This time it was a case relating to Section 118 of the Indian Succession Act, 1925, which was being heard when the Supreme Court made its observation. This law deals with bequeath of property to religious or charitable institutions and the court was hearing a petition by a Roman Catholic priest.

It sparked another debate, with the BJP welcoming the court's observation and declaring it would try and bring legislation on the matter. Others have rallied against, with Muslim organisations again up in arms.

Politics apart, the case for a Uniform Civil Code - which will cover the entire gamut of laws governing rights relating to property, marriage, divorce, maintenance, adoption and inheritance - has been most argued on behalf of women. There is universal agreement that personal laws, regardless of the community, are skewed against women.

A Universal Civil Code will most affect:

Marriage: In September 2001, a poor Muslim woman, Julekhabhai, sought changes in the divorce provisions in Muslim law as well as that polygamy be declared illegal. The Supreme Court asked her to approach Parliament, refusing to entertain the petition.

Bigamy is punishable by law in all communities save the Muslims, who are governed by the Sharia law. The Muslim Personal Law (Shariat) Application Act 1937 was passed by the British government to ensure that the Muslims were insulated from common law and that only their personal law would be applicable to them. Bigamous marriages are illegal among Christians (Act XV of 1872), Parsis (Act II of 1936) and Hindus, Buddhists, Sikhs and Jains (Act XXV of 1955). Enactment of a Uniform Civil Code would impinge upon Muslim rights to polygamy.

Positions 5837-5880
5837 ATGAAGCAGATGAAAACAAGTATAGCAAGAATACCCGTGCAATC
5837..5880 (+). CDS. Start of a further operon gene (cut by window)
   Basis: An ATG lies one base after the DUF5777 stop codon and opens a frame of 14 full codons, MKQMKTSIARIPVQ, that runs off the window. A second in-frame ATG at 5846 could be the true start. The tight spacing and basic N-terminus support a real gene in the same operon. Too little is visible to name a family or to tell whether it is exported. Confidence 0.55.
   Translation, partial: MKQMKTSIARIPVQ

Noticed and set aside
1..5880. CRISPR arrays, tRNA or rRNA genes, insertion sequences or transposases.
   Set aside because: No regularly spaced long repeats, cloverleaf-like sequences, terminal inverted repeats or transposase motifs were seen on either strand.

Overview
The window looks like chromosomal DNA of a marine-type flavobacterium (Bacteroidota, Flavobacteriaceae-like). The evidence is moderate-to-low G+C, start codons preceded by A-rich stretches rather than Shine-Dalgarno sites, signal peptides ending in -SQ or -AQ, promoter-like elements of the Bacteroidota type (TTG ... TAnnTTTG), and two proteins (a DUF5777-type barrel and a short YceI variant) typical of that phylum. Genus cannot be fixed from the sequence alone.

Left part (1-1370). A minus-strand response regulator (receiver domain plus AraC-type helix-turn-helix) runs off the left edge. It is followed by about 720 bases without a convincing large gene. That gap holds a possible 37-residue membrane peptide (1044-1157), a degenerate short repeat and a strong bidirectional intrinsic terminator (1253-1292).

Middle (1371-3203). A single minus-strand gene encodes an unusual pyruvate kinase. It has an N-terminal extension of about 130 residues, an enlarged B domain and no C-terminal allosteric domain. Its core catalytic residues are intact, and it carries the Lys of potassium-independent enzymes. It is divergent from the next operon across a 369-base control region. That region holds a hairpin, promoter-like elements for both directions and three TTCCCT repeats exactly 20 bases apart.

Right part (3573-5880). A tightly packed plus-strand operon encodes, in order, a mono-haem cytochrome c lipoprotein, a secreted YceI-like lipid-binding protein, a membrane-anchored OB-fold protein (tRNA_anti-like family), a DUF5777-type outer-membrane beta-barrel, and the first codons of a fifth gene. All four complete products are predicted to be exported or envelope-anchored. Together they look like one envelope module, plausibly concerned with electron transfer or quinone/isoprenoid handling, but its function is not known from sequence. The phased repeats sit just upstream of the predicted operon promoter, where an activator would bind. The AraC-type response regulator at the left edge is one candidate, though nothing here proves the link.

In almost all recent cases where the need for a Uniform Civil Code has been emphasised women were at the receiving end of torture in the garb of religious immunity. Apart from the famous Shah Bano (1986) and Sarla Mudgal (1995) cases, there have been several other pleas by Hindu wives whose husbands converted to Islam only in order to get married again without divorcing the first wife.

Julekhabhai had sought equality with Muslim men, requesting court to declare that "dissolution of marriage under Muslim Marriage Act, 1939, can be invoked equally by either spouse." It also requested the court to strike down provisions relating to "talaq, ila, zihar, lian, khula etc.," which allowed extra-judicial divorce in Muslim personal law.

Mohammed Abdul Rahim Quraishi, secretary, All India Muslim Personal Law Board, says: "It is also to be seen that the subjects of marriage and divorce, infants and minors, wills, intestacy and succession, partition etc, are enumerated in the concurrent list of 7th schedule of the Constitution. These are subjects on which both the central and state governments have the power to make laws. As a result, we find many regional variations affected by the state legislatures in the Hindu Laws."